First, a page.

The Zig Zag is a tool rather than an indicator as it does not predict price movement or give signals to buy or sell. The usefulness of the Zig Zag can be attributed to three important qualities.

  • It is an effective noise filter,
  • It graphically presents the main trend with great clarity, and
  • It is still a very low-level indicator, as the price is not filtered through a complex calculation but is based upon the price itself.

One of the difficulties for traders is to stay with a trending market because reactions against the trend tend to force them out of their positions. The ZigZag tool filters out price movements less than the set percentage and is plotted as a straight line over the chart.

Plotting Zig Zag

The ZigZag is calculated based on the closing prices of the time frame being used.  The user can set the percentage of price movements that should be marked on the chart. The default value is 3%.

How Zig Zag Works

The percentage amount set by the user is a reversal threshold. Thus, if a reversal in price trend fails to follow through to this level, Zig Zag will remain unchanged. The apparent upswing or downswing will be filtered out and the previous trend will appear to continue without interruption. Once the price reversal has reached or exceeded the threshold, a new Zig Zag level is marked, and the algorithm searches for a reversal in the opposite direction.


The sensitivity of the ZigZag will depend on the percentage setting. A smaller percentage will result in a more lines with more changes in direction.  It is important, therefore, to experiment on past trends of the stock or commodity you track to decide a “right” percentage setting - one that keeps the trader in the market for a large part of the trend and highlights changes on chart.

DayTrading With Zig Zag

The Zig Zag can be used in any time frame but the percentage must be set accordingly. A shorter time frame will require a shorter percentage setting. A 15 minute intra-day Nifty chart of the one should set it to 0.25% or 0.50% as larger moves are insignificant for the day trader.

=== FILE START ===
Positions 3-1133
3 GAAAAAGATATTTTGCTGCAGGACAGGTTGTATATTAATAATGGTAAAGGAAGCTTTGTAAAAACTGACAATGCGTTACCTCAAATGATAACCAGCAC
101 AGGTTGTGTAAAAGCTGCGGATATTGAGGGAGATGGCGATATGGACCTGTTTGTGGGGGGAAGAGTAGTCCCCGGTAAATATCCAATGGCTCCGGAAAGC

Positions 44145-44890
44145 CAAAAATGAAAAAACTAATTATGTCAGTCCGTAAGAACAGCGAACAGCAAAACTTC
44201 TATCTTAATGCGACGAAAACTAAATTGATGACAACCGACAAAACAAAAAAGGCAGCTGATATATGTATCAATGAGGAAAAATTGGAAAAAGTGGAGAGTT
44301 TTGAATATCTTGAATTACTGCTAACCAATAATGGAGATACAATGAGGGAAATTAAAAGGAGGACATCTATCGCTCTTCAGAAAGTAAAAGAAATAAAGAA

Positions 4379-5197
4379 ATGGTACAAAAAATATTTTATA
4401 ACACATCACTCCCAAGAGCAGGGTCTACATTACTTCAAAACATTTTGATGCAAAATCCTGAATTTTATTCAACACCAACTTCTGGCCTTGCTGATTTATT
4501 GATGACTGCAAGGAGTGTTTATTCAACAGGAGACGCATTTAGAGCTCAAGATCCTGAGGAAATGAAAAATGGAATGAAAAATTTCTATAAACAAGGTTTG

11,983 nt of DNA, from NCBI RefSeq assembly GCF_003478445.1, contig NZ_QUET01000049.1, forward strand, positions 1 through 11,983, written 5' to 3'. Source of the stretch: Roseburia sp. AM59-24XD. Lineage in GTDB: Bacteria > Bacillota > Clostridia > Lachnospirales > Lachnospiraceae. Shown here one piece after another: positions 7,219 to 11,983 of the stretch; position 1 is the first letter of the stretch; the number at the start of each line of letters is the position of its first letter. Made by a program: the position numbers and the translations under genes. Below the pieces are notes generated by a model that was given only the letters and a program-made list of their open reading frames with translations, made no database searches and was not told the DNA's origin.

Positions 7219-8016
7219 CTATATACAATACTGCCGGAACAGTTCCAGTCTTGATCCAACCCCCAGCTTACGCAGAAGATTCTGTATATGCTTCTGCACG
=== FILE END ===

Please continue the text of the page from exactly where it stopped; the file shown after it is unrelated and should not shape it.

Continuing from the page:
The Zig Zag is often used on charts for spotting:

  • Trends
  • Tops & Bottoms
  • Support & Resistance Zones
  • Elliott Wave Counts
  • Trend Retracements
  • Fibonacci Levels
  • Harmonic Patterns
  • Wolfe Waves and so on.
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The Zig Zag can’t foresee into the future and tell you precisely when the market is about to shift direction. There is also a delay of a few bars, before it commits to drawing the last line on the chart. The newest line on the chart does not update until the indicator decides that the market has hit a new point based on the percentage set by the user. And at that point it commits and fixes the line and then starts looking for a new one. This means that the newest line on the chart will move around until the algorithm is sure that the market has reached a turn rather than a minor price correction.

Even though the Zig Zag indicator is not predictive, it is still very useful. It is often used in conjunction with applications such as Elliott wave counts. Analysts can also use the historical highs and lows to draw lines to identify Fibonacci projections and retracements. Chart patterns such as double bottoms, double tops, and head and shoulders can also be determined.

This is our latest article in the series on New Technical Indicators. Read the previous article here

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